Found 3 items, similar to Quarter.
English → Indonesian
perempat, tiga bulan
English → English
v 1: provide housing for (military personnel) [syn: billet
2: pull (a person) apart with four horses tied to his
extremities, so as to execute him; “in the old days,
people were drawn and quartered for certain crimes”
, draw and quarter
3: divide into quarters; “quarter an apple”
4: divide by four; divide into quarters
n 1: one of four equal parts; “a quarter of a pound”
, fourth part
, twenty-five percent
2: a district of a city having some distinguishing character;
“the Latin Quarter”
3: one of four periods of play into which some games are
divided; “both teams scored in the first quarter”
4: a unit of time equal to 15 minutes or a quarter of an hour;
“it's a quarter til 4”
; “a quarter after 4 o'clock”
5: one of four periods into which the school year is divided;
“the fall quarter ends at Christmas”
6: a fourth part of a year; three months; “unemployment fell
during the last quarter”
7: one of the four major division of the compass; “the wind is
coming from that quarter”
8: a quarter of a hundredweight (25 pounds)
9: a quarter of a hundredweight (28 pounds)
10: a United States coin worth one fourth of a dollar; “he fed
four quarters into the slot machine”
11: an unspecified person; “he dropped a word in the right
12: the rear part of a ship [syn: stern
, after part
13: piece of leather that comprises the part of a shoe or boot
covering the heel and joining the vamp
English → English
(kw[aum]r"t[~e]r), n. [F. quartier, L.
quartarius a fourth part, fr. quartus the fourth. See
1. One of four equal parts into which anything is divided, or
is regarded as divided; a fourth part or portion; as, a
quarter of a dollar, of a pound, of a yard, of an hour,
etc. Hence, specifically:
(a) The fourth of a hundred-weight, being 25 or 28 pounds,
according as the hundredweight is reckoned at 100 or
(b) The fourth of a ton in weight, or eight bushels of
grain; as, a quarter of wheat; also, the fourth part
of a chaldron of coal. --Hutton.
(c) (Astron.) The fourth part of the moon's period, or
monthly revolution; as, the first quarter after the
change or full.
(d) One limb of a quadruped with the adjacent parts; one
fourth part of the carcass of a slaughtered animal,
including a leg; as, the fore quarters; the hind
(e) That part of a boot or shoe which forms the side, from
the heel to the vamp.
(f) (Far.) That part on either side of a horse's hoof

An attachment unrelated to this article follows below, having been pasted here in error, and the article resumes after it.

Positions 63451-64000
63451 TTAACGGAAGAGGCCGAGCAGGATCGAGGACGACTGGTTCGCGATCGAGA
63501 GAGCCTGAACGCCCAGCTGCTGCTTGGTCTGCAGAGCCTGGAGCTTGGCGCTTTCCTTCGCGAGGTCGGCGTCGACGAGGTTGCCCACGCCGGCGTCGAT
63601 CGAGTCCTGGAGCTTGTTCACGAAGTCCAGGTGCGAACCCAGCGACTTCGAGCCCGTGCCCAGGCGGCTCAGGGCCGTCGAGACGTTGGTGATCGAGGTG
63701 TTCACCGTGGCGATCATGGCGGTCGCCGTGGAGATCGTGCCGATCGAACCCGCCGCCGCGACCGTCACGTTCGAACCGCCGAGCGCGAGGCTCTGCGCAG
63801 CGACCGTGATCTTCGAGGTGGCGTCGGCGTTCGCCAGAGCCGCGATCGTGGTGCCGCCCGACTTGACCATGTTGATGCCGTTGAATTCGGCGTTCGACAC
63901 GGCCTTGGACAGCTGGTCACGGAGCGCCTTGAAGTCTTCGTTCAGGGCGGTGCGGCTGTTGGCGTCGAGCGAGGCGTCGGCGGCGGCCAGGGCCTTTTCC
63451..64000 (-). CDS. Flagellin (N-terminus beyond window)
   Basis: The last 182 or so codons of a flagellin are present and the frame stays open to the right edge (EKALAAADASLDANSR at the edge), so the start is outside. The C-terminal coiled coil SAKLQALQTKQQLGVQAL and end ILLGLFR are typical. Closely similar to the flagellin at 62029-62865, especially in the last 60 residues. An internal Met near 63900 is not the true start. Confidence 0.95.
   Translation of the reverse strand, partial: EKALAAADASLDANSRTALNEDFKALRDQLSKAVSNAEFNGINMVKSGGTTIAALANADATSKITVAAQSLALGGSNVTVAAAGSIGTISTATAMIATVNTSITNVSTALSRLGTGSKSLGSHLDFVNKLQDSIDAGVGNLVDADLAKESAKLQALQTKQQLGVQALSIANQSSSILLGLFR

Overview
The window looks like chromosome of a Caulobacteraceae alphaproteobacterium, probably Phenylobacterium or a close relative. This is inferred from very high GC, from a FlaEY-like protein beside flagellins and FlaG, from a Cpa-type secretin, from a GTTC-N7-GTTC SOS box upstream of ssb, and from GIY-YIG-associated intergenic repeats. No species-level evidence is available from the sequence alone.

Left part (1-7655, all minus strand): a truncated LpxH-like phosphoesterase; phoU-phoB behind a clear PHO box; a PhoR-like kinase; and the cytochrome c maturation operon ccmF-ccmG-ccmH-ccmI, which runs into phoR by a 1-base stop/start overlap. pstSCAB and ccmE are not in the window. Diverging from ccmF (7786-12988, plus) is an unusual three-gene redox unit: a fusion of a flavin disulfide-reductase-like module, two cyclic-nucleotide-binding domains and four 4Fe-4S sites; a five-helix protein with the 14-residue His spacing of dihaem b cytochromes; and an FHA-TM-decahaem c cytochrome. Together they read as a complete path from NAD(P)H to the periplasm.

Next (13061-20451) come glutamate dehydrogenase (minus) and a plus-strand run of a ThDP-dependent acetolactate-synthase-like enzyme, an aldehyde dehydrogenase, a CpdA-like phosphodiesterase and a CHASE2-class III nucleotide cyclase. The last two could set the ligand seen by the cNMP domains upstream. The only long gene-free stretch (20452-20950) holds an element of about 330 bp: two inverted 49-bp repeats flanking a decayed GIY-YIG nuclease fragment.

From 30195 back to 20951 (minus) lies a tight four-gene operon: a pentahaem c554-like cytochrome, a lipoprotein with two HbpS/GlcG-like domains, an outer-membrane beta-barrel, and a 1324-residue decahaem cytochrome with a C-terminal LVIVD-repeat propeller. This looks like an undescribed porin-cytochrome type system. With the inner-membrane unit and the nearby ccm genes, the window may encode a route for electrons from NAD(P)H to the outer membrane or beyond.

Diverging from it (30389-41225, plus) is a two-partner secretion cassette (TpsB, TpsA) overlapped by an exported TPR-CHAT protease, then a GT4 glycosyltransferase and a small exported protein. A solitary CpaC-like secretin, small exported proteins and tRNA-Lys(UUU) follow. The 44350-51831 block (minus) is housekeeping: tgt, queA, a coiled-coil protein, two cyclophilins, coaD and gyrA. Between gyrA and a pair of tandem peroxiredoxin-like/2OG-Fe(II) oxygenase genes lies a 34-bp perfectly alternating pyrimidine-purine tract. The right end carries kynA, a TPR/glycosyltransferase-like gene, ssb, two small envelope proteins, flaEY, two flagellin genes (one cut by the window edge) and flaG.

between the toe and heel, being the side of the
(g) A term of study in a seminary, college, etc, etc.;
properly, a fourth part of the year, but often longer
(h) pl. (Mil.) The encampment on one of the principal
passages round a place besieged, to prevent relief and
(i) (Naut.) The after-part of a vessel's side, generally
corresponding in extent with the quarter-deck; also,
the part of the yardarm outside of the slings.
(j) (Her.) One of the divisions of an escutcheon when it
is divided into four portions by a horizontal and a
perpendicular line meeting in the fess point.
Note: When two coats of arms are united upon one escutcheon,
as in case of marriage, the first and fourth quarters
display one shield, the second and third the other. See
, v. t., 5.
(k) One of the four parts into which the horizon is
regarded as divided; a cardinal point; a direction'
principal division; a region; a territory.
Scouts each coast light-armed scour,
Each quarter, to descry the distant foe.
(l) A division of a town, city, or county; a particular
district; a locality; as, the Latin quarter in Paris.
(m) (Arch.) A small upright timber post, used in
partitions; -- in the United States more commonly
(n) (Naut.) The fourth part of the distance from one point
of the compass to another, being the fourth part of
11[deg] 15', that is, about 2[deg] 49'; -- called also
2. Proper station; specific place; assigned position; special
Swift to their several quarters hasted then
The cumbrous elements. --Milton.
[1913 Webster] Hence, specifically:
(a) (Naut.) A station at which officers and men are posted
in battle; -- usually in the plural.
(b) Place of lodging or temporary residence; shelter;
entertainment; -- usually in the plural.
The banter turned as to what quarters each would
find. --W. Irving.
(c) pl. (Mil.) A station or encampment occupied by troops;